This book delves into the theatre of Spanish dramatist Jose Maria Rodriguez Mendez, one of the most significant Spanish playwrights of the twentieth century and an acerbic cultural commentator. The book traces the development of Rodriguez Mendez's work from the hard times of the Franco dictatorship through the uncertainties of the transition to democracy. Rodriguez Mendez's theatre is saturated by the socially explosive concept of Spanishness, dramatized as a dazzling range of popular performances of cultural identity in various periods from the middle ages to the present. The author locates the kernel of this impression in Rodriguez Mendez's interpretation of 'machismo espanol' as a volatile yet universal articulation of Spanish identity charged with the dissident voice of popular resistance to constraining political and ideological structures. The analysis of Rodriguez Mendez's work from the late 1950s to the mid-70s is enriched by detailed evidence from censors' reports, providing fascinating case studies of the unpredictability of censorship under a dictatorial regime.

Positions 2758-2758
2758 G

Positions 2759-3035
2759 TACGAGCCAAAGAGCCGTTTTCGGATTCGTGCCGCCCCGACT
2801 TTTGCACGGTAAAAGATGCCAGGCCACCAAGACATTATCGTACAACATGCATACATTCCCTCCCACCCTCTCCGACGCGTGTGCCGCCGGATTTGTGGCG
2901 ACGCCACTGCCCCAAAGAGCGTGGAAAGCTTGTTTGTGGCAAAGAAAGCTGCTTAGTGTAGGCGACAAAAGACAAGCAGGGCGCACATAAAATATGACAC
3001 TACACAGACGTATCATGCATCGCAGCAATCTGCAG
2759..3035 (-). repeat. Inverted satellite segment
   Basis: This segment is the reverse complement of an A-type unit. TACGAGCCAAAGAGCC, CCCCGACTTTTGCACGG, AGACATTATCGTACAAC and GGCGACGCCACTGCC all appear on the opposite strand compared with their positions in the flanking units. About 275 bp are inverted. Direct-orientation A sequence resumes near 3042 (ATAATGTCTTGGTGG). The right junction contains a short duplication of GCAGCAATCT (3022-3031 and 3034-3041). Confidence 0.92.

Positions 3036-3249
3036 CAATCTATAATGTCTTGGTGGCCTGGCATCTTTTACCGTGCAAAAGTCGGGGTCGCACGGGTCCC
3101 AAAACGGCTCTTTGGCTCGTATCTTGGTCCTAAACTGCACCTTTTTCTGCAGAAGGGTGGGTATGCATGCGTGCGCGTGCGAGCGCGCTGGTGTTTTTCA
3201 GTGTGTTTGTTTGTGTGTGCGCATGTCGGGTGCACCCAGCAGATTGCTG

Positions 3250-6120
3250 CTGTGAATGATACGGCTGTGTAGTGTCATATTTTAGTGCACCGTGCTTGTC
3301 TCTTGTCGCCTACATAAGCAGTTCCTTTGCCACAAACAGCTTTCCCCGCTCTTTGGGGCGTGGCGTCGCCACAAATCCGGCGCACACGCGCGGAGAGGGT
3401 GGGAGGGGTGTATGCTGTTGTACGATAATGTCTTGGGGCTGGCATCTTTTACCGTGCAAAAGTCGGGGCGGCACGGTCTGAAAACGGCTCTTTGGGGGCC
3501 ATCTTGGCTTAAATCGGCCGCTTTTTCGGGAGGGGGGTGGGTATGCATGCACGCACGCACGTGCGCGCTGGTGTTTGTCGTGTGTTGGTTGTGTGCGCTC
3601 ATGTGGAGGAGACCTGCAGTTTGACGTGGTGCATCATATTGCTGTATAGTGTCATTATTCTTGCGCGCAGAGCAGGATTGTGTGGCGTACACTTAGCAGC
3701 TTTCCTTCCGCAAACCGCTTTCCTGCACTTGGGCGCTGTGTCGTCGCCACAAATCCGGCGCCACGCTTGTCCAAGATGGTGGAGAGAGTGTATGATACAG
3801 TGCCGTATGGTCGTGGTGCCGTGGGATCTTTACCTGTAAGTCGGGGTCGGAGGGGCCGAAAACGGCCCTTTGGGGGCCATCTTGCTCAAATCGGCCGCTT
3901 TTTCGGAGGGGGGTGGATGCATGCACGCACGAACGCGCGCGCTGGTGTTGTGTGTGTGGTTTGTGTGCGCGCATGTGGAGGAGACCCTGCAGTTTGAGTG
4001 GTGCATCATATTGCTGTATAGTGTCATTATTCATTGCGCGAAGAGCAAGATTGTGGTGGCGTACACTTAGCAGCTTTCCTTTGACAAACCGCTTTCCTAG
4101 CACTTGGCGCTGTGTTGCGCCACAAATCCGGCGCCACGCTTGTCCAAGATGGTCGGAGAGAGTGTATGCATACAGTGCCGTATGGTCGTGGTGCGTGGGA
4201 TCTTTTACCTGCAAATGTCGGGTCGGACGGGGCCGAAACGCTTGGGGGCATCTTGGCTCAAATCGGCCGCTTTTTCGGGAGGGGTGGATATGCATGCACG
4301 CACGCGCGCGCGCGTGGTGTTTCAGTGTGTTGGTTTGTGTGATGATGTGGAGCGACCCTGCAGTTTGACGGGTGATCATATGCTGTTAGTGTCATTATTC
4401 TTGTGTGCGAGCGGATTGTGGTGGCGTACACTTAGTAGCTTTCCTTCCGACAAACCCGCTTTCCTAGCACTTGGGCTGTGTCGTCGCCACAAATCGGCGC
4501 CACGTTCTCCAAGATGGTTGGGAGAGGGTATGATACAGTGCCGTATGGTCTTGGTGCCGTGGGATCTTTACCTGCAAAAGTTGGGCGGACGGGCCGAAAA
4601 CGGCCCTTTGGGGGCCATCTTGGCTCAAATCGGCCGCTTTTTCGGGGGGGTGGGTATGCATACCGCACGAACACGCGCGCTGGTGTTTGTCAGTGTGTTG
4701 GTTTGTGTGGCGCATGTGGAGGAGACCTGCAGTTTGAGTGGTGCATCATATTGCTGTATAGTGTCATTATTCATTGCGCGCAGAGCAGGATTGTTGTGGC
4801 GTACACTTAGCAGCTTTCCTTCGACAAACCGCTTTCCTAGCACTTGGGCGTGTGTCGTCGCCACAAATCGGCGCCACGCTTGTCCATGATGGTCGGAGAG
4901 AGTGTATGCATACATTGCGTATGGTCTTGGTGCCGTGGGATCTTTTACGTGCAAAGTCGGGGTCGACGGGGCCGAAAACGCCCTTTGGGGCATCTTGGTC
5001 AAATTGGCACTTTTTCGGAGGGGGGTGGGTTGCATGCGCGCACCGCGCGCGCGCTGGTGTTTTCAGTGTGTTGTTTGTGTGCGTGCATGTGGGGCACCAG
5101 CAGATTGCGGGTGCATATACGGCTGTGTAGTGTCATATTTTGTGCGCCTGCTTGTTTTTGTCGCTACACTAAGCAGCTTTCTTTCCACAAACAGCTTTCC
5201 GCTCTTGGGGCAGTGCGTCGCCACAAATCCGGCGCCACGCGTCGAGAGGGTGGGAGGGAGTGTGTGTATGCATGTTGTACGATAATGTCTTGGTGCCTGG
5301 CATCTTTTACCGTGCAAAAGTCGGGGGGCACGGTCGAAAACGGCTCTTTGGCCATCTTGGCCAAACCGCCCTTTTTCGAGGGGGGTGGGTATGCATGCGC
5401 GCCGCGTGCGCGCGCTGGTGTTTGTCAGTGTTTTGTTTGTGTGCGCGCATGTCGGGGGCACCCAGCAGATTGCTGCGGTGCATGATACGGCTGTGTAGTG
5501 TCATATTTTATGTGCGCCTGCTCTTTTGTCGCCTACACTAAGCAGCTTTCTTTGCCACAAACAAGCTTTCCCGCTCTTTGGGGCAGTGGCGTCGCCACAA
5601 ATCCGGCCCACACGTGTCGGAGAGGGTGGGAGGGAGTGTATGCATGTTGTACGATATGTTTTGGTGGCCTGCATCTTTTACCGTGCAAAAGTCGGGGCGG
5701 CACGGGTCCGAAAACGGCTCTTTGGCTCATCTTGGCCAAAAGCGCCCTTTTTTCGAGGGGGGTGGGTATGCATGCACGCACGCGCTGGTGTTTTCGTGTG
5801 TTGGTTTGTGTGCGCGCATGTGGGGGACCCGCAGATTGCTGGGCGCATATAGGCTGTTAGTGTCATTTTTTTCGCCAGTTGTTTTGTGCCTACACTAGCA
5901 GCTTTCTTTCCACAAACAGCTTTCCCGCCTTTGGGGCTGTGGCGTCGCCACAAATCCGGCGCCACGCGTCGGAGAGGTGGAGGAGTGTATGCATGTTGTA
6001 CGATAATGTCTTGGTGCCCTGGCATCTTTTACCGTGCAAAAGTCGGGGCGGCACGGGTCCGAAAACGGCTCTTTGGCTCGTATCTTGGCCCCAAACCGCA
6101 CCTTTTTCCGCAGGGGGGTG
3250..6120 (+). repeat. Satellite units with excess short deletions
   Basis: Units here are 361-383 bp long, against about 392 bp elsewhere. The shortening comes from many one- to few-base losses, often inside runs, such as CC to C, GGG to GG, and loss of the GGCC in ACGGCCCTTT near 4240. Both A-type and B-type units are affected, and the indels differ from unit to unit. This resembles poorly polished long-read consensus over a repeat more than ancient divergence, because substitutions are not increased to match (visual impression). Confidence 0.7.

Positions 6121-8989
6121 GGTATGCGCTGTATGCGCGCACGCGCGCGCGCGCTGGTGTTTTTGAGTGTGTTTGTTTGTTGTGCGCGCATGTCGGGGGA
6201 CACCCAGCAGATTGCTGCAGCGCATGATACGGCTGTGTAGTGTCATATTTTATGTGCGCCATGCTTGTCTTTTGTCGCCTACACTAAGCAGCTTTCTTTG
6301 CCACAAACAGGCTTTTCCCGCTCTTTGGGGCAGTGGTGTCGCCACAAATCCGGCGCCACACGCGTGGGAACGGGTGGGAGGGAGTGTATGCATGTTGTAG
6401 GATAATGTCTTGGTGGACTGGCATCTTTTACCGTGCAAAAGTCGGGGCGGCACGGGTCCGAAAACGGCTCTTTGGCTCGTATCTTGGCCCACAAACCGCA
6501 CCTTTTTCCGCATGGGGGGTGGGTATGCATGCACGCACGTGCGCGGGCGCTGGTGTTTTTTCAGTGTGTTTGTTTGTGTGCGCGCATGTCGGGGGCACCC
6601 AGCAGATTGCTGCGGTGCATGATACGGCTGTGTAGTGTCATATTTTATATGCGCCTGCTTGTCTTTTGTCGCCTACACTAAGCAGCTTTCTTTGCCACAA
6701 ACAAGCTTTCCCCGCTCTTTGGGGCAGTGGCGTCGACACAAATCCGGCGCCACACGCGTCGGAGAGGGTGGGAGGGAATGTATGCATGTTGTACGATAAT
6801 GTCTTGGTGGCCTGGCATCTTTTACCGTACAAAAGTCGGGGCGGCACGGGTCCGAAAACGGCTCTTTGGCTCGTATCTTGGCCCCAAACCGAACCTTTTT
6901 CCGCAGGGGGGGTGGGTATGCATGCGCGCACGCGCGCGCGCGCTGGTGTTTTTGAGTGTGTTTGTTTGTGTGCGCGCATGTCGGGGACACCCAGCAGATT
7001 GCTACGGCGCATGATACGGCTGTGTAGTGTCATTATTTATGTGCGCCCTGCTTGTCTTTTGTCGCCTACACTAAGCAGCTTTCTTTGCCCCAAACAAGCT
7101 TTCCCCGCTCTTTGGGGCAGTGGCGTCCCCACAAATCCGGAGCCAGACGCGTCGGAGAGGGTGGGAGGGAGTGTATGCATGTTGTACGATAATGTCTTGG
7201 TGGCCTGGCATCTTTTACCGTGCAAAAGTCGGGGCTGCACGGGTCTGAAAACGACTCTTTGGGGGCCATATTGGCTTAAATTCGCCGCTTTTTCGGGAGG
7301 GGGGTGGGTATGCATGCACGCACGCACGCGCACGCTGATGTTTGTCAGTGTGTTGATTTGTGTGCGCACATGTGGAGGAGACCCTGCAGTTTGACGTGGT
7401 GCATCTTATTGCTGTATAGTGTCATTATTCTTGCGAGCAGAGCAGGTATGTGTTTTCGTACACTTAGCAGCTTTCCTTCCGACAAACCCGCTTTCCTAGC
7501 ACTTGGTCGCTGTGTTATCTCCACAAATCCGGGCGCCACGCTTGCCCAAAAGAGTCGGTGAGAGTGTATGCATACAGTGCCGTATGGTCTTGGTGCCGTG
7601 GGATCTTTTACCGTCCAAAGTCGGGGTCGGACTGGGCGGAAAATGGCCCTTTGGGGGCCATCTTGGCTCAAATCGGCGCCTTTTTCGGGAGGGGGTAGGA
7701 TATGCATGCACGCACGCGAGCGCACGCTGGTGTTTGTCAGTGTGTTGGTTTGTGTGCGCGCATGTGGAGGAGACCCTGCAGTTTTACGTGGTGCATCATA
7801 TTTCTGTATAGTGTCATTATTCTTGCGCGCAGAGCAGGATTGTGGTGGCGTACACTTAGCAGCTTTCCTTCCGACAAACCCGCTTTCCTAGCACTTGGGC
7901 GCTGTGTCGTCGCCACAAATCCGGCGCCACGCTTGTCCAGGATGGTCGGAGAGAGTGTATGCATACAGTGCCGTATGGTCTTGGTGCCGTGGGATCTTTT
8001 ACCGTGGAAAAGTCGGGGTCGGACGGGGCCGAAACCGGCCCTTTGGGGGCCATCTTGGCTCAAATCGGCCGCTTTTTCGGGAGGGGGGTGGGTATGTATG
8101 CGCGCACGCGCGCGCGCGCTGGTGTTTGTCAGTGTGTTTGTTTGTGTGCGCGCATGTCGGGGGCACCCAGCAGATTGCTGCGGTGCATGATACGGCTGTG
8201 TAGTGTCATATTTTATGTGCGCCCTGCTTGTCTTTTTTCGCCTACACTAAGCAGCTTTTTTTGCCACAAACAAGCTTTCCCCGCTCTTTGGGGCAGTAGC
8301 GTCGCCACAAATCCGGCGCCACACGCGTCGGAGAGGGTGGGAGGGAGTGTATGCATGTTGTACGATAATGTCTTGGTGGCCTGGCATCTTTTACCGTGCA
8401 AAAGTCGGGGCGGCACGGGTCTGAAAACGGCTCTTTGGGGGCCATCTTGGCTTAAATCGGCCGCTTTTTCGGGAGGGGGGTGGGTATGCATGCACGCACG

Some of his most powerful plays banned during that time have been revived since 1975, and the book includes discussion of these influential productions. Illustrations